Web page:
We wrote about how chiropractic care can help headaches last week, and we’re back again with more on the topic. Some 40% of the US population deals with episodic headaches annually. And get this – according to the US Department of Health and Human Services, 29.5 million Americans have migraine headaches. So what distinguishes a migraine from a tension headache?
Migraines are often severe, even to the point of incapacitating, though not all migraines have head pain. Some manifest with visual issues or muscle weakness. People with migraines that result in head pain often note that they tend to feel them localized on one side of the head.
Migraines are often accompanied by nausea and/or vomiting. And, they often come with a warning about the misery ahead. It’s called an aura, and it can be visual floaters, bright flashing light, a ringing or other noise in the ears, or another kind of pre-headache forewarning. If you have migraines, chances are good that someone else in your family does too.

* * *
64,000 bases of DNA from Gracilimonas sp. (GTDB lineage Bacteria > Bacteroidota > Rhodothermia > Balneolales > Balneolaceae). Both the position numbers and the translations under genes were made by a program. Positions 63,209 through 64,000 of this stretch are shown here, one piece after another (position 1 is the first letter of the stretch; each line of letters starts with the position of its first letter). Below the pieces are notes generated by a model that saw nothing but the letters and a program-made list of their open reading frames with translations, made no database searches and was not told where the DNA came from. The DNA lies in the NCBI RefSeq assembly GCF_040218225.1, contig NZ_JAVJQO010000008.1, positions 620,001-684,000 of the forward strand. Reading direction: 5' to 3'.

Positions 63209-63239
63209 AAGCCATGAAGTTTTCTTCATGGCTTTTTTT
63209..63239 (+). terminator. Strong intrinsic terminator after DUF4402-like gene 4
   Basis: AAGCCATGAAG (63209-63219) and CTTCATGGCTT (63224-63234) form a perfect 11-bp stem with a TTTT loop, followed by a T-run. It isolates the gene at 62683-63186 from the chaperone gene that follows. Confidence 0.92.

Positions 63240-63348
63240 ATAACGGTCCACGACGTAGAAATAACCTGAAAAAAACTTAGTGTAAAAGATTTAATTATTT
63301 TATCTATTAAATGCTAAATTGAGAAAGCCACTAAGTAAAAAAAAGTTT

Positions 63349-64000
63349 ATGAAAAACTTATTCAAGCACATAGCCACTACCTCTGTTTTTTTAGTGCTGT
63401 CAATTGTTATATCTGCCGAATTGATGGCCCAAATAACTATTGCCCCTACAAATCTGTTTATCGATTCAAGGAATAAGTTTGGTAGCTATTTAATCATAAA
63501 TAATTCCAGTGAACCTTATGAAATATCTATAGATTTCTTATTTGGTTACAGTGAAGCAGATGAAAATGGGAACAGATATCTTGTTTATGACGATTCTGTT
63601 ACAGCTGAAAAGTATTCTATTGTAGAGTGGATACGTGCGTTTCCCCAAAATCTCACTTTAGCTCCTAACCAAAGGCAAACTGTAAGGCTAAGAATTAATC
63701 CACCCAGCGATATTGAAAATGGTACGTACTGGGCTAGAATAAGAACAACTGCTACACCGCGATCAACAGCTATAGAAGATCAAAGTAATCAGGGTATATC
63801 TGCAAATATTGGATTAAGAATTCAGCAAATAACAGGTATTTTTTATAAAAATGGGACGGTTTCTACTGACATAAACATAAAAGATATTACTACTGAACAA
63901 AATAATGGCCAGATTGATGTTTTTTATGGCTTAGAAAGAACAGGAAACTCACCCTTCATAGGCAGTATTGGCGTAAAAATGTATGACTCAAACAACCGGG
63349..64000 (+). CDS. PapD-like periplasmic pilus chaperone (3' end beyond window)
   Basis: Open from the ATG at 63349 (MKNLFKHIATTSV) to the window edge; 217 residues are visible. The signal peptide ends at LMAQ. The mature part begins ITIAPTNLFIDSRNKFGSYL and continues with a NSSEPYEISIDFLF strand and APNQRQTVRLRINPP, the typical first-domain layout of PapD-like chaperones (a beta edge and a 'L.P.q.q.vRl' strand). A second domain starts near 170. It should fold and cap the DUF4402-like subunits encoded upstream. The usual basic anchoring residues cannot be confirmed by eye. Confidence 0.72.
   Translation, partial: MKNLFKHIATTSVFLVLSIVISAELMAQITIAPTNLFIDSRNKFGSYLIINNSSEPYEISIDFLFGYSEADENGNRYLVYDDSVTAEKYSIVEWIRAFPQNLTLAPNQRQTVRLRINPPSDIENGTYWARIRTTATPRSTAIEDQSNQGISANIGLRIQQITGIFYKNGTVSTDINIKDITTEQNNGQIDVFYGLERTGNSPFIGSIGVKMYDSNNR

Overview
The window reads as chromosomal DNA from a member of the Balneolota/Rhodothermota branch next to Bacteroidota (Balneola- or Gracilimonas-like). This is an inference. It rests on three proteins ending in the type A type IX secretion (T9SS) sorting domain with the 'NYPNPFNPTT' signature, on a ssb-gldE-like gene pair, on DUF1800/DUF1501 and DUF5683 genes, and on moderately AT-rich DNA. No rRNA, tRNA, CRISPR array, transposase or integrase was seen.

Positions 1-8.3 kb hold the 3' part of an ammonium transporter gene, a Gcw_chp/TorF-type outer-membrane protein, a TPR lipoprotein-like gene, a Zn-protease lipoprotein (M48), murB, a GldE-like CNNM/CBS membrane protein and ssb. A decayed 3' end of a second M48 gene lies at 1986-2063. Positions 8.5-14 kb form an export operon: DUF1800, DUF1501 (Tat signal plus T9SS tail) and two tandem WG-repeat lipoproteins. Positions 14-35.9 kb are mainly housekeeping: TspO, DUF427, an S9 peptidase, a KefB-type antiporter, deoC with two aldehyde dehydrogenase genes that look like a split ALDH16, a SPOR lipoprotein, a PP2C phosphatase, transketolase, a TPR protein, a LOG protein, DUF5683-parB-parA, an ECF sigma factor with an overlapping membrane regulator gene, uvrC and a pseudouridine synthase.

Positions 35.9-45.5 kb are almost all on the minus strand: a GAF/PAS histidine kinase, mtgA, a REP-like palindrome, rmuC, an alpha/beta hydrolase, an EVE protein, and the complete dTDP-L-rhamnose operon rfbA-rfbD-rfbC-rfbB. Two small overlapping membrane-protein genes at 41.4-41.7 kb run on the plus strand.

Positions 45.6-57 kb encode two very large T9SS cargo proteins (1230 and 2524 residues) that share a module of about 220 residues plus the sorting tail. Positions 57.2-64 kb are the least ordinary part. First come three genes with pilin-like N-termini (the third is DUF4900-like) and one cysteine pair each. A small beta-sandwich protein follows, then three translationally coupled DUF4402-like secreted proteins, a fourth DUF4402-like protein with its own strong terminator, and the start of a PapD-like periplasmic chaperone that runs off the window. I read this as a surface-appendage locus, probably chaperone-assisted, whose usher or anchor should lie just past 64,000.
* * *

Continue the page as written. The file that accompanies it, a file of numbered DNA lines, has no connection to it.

Migraines may be triggered by an array of things – everything from caffeine to citrus, cured meats to red wine. Some people suspect dehydration, fatigue, excessive exercise, certain food additives, menstruation, some medications, weather, television, stress and more.
Tension headaches are usually characterized by a steady ache and tightness in the neck, right at the base of the skull. This can irritate the upper cervical nerve roots, which leads to pain and/or numbness radiating into the head.
Triggers for tension headaches aren’t as numerous as those for migraines. They include anxiety, muscle strain, lack of sleep and stress.
Posture also plays a role in tension headaches and migraines. We’ve written before about forward head carriage and its role in neck and back pain. It’s also linked to headaches!
In our last post, we shared how chiropractic care has been shown as an effective treatment option for people with tension headaches. And good news – spinal manipulation, nutritional counseling and deep-tissue release techniques are also effective on migraines.
If you’re struggling with headaches and resorting to medications too much, we invite you to visit Dr. McSweeney to learn more about how she can help. In addition to treatment in her office, she can offer recommendations about self-management strategies to make you feel more prepared at home. These include icing, self-trigger point therapy, nutrition and exercise.
Learn more about your first chiropractor visit here, or schedule an appointment now.